By a margin of less than 0.5 percent — 19 votes — in the final count, Erica Scott ’20 and Isaiah Drummond ’20 were elected Associated Students of Stanford University (ASSU) executives over Kimiko Hirota ’20 and Bryce Tuttle ’20.
At only 34.3 percent total voter turnout, the election saw only half of undergraduates participating, and only 21.9 percent of the graduate student population — numbers lower than last year’s 57.4 percent and 34.1 percent, respectively.
Today, I saw an upsetting tweet that my running mate Kimiko Hirota shared in 2018 for the first time. As a member of the Jewish community and a supporter of the existence of the state of Israel, I was deeply hurt. The quoted tweet was clearly anti-Semitic. From the allusion to the violence of the…
With Associated Students of Stanford University (ASSU) elections just over a month away, candidates spent the past week attempting to make it on the ballot. By the end of the petitioning period, 53 out of 54 candidates — all candidates except the Sophomore Class President slate Cedro Corn — had gathered enough signatures. However, their efforts underscored…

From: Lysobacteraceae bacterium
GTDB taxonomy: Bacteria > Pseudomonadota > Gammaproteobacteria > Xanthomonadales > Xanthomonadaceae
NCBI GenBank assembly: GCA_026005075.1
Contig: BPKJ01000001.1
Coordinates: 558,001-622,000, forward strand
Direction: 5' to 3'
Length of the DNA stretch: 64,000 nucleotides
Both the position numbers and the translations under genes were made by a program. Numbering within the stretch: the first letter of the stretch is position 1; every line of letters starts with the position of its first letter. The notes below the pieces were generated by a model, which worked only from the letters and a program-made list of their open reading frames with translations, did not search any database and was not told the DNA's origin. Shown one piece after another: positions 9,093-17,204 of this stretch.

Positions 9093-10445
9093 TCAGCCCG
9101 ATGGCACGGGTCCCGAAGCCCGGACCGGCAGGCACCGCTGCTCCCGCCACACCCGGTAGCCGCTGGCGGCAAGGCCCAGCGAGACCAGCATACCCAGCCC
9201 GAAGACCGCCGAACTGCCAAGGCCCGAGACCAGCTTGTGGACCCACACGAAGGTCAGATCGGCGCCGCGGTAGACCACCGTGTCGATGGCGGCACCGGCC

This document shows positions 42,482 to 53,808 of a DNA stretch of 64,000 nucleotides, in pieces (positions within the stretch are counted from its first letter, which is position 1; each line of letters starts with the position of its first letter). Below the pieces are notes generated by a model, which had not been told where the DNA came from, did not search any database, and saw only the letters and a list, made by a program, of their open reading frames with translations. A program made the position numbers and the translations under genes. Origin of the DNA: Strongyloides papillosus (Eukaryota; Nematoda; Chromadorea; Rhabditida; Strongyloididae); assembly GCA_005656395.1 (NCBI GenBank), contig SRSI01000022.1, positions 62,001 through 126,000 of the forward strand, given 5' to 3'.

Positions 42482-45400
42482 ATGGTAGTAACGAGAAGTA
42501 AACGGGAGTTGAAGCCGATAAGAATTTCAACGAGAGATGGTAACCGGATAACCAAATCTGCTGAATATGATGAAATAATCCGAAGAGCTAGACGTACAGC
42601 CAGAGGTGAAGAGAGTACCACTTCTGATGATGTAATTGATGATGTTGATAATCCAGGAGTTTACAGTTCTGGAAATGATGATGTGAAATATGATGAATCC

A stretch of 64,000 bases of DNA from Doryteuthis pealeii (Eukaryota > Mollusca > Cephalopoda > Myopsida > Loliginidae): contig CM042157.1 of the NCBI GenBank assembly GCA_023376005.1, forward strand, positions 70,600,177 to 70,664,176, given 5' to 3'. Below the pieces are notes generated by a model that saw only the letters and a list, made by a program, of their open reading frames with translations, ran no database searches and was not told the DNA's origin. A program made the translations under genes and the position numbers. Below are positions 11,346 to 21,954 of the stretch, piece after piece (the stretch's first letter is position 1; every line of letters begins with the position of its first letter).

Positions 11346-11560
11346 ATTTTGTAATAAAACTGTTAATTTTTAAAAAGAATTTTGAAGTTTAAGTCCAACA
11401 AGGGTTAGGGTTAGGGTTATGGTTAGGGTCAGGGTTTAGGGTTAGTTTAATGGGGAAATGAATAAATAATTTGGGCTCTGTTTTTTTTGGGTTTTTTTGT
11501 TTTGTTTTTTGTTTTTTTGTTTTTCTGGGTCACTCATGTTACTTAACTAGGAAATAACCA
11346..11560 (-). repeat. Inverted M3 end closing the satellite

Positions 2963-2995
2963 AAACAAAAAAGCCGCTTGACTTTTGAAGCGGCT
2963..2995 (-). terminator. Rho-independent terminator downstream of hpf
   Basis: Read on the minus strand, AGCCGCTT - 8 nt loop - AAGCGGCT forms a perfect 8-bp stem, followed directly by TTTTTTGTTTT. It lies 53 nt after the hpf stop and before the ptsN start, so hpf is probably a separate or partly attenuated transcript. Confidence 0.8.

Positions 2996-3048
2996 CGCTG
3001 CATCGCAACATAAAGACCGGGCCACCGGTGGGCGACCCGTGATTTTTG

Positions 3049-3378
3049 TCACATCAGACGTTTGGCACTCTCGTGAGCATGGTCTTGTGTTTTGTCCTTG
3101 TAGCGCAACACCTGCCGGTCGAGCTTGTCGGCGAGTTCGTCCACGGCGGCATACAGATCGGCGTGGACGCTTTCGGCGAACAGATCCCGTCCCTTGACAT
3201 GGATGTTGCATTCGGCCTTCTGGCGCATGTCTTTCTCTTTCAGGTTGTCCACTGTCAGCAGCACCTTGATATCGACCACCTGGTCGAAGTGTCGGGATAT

In its 19th meeting, the 20th Undergraduate Senate discussed overhauling the Associated Students of Stanford University (ASSU) election process to add a filing step to the petitions process.
Emperor Palpatine’s most recent bid to seize control of the ASSU Undergraduate Senate was thwarted last Friday by Senator Rodolfo Salazar ’21, who defeated Palpatine in a lightsaber duel.
On Saturday, the Associated Students of Stanford University (ASSU) Elections Commission announced the results of the 2018 race. Included were winning slates for ASSU Executive and junior and senior class presidents, as well as candidates elected to the Undergraduate Senate and the Graduate Student Council.
Not on the list? Next year’s sophomore class presidents.
Following an article published by The Stanford Review on the first day of the Associated Students of Stanford University (ASSU) elections, Students of Color Coalition (SOCC)-endorsed ASSU Executive candidate Michael Ocon ’20 denied allegations that he is affiliated with, and has received funding from, the conservative nonprofit Turning Point USA (TPUSA).